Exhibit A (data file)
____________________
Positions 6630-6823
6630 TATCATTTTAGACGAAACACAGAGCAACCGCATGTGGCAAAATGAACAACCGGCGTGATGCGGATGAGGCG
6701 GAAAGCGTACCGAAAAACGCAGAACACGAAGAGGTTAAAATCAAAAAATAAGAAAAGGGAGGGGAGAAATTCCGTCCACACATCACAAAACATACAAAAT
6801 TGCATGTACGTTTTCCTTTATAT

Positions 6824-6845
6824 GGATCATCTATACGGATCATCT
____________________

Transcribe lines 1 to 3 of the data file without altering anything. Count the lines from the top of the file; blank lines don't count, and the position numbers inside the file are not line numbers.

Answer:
Positions 6630-6823
6630 TATCATTTTAGACGAAACACAGAGCAACCGCATGTGGCAAAATGAACAACCGGCGTGATGCGGATGAGGCG
6701 GAAAGCGTACCGAAAAACGCAGAACACGAAGAGGTTAAAATCAAAAAATAAGAAAAGGGAGGGGAGAAATTCCGTCCACACATCACAAAACATACAAAAT